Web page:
Why is this such a big deal for me? I'm not sure. I'm obsessed for some reason. For the outdoors, there is something magical about a wool blanket. It is a terrific insulator. Your body emits about the same amount of heat energy as a 150 watt light bulb. The trick to staying warm in the outdoors is to keep that heat from leaking away from your body faster than your body can replenish it. You can achieve that equilibrium - or overcome the environmental temperature differential - by keeping colder objects away from your body (the ground, water, even cold air) or by adding warmth to your immediate area (warm air from a fire, hot water bottle, infrared radiation from a fire-heated rock wall, etc...), which effectively does the same thing - keeping the cold away.

Mors Kochanski talks about treating your clothing and covering as a micro-environment. He says that you should be sufficiently clothed to survive whatever nature can throw at your for 4 full days, without having a shelter. So you need to have layers of covering and clothes that will trap air in it, and not hold water. Water is not a great insulator. In fact, it allows heat to migrate from your body to the environment 27 times more efficiently than does air. Worse still would be to wrap yourself in aluminum foil... I would be prepared for the worst if I had a couple of wool blankets with my normal winter camping clothing. Even wet, wool retains a degree of insulation - and it won't wick and absorb moisture like cotton does.

A wool blanket is safe around a fire - when sparks land on a wool blanket, it chars but won't catch on fire. It won't melt like polyester fleece, or like plastic. You can use a wool blanket to sit on, or as a quick tarp-like shelter which will protect you from light rains, and from the sun.

A wool blanket can be quickly and easily made into a coat, or with extra effort, into a nicely-cut shirt, and can be used as a sleeping bag.

A backpack can be quickly made with a wool blanket and some twine, to carry your gear, or even a baby. Tightly rolled up and tied off with a bit of twine or paracord, I can easily attach a couple of blankets to a knapsack.

You can collect nuts, seeds, berries, fruit and other edibles on an outspread blanket, and of course use it to transport them in.

But for me, a wool blanket is mostly for wrapping myself in when I am sitting down in the outdoors.



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'Twas the Night before Bahmas (The Story of St. Mungo and Team of Beagles)

Twas the night before Bahmas, when all through the house
Not a creature was stirring, not even a mouse.
The stockings were hung by the chimney with care,
In hopes that St. Mungo soon would be there.

The children were nestled all snug in their beds,
While visions of sugar-plums danced in their heads.
And mamma in her ‘kerchief, and I in my cap,
Had just settled our brains for a long winter’s nap.

When out on the lawn there arose such a clatter,
I sprang from the bed to see what was the matter.
Away to the window I flew like a flash,
Tore open the shutters and threw up the sash.

The moon on the breast of the new-fallen snow
Gave the lustre of mid-day to objects below.
When, what to my wondering eyes should appear,
But a miniature sleigh, and eight tiny beagles.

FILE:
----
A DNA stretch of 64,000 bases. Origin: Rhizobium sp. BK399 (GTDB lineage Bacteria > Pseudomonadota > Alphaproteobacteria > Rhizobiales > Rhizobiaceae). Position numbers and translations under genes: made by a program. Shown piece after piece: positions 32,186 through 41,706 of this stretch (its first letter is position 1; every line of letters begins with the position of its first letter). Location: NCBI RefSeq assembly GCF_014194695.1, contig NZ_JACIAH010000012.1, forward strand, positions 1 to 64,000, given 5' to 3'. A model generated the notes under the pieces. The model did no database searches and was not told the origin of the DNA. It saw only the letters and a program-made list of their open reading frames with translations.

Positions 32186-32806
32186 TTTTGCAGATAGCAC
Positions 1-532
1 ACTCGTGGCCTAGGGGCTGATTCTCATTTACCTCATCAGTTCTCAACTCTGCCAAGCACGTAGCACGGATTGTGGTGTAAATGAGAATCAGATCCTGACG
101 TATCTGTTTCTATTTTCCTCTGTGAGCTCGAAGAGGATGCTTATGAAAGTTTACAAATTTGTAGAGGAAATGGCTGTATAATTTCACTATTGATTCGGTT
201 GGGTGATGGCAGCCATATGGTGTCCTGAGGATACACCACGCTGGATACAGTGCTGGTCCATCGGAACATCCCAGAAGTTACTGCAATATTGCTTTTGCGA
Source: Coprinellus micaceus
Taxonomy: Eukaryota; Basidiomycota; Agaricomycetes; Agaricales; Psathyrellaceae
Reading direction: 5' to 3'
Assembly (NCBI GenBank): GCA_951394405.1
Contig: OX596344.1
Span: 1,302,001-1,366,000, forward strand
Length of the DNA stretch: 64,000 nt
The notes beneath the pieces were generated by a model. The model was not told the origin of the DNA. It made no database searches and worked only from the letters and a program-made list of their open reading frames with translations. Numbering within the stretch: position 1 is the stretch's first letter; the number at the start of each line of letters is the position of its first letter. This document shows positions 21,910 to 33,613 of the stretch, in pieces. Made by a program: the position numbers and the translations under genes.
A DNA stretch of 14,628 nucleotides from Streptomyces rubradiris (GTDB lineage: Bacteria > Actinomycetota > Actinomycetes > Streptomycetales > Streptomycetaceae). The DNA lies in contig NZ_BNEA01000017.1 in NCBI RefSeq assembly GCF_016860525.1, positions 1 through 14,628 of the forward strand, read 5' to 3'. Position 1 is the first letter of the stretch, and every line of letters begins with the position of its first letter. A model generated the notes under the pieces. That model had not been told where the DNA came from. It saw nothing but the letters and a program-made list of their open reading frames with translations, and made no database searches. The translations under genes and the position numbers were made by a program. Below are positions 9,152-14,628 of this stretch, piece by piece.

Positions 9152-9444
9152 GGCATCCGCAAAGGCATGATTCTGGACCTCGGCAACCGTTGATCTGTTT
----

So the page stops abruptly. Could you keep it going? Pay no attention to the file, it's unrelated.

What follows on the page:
With a little old driver, so lively and quick,
I knew in a moment it must be St. Mungo.
More rapid than eagles his coursers they came,
And he whistled, and shouted, and called them by name!

"Now Dasher! now, Dancer! now, Prancer and Vixen!
On, Comet! On, Cupid! on, on Donner and Blitzen!
To the top of the porch! to the top of the wall!
Now bah away! Bah away! Bah away all!"

As dry leaves that before the wild hurricane fly,
When they meet with an obstacle, mount to the sky.
So up to the house-top the coursers they flew,
With the sleigh full of Toys, and St. Mungo too.

And then, in a twinkling, I heard on the roof
The prancing and pawing of each little beagle paw.
As I drew in my head, and was turning around,
Down the chimney St. Mungo came with a bound.

He was dressed all in fur, from his head to his foot,
And his clothes were all tarnished with ashes and soot.
A bundle of Toys he had flung on his back,
And he looked like a peddler, just opening his pack.

His eyes-how they twinkled! his dimples how merry!
His cheeks were like roses, his nose like a cherry!
His droll little mouth was drawn up like a bow,
And the beard of his chin was as white as the snow.

The stump of a pipe he held tight in his teeth,
And the smoke it encircled his head like a wreath.
He had a broad face and a little round belly,
That shook when he laughed, like a bowlful of jelly!

He was chubby and plump, a right jolly old elf,
And I laughed when I saw him, in spite of myself!
A wink of his eye and a twist of his head,
Soon gave me to know I had nothing to dread.

He spoke not a word, but went straight to his work,
And filled all the stockings, then turned with a jerk.
And laying his finger aside of his nose,
And giving a nod, up the chimney he rose!

He sprang to his sleigh, to his team gave a whistle,
And away they all flew like the down of a thistle.
But I heard him exclaim, ‘ere he drove out of sight,
"Happy Bahmas to all, and to all a good-night!"
Happy Bahmas everyone and hope you have a great New Year.

Repost: My Lunar Eclipse Photos from February, 2008

Thought I'd repost this on the eve of the Winter Solstice Lunar Eclipse (which hasn't happened since something like 1650)... We get 2 lunar eclipses each year, but having it happen on the Winter Solstice is apparently rare. Anyhoooo.... have a look and a read below!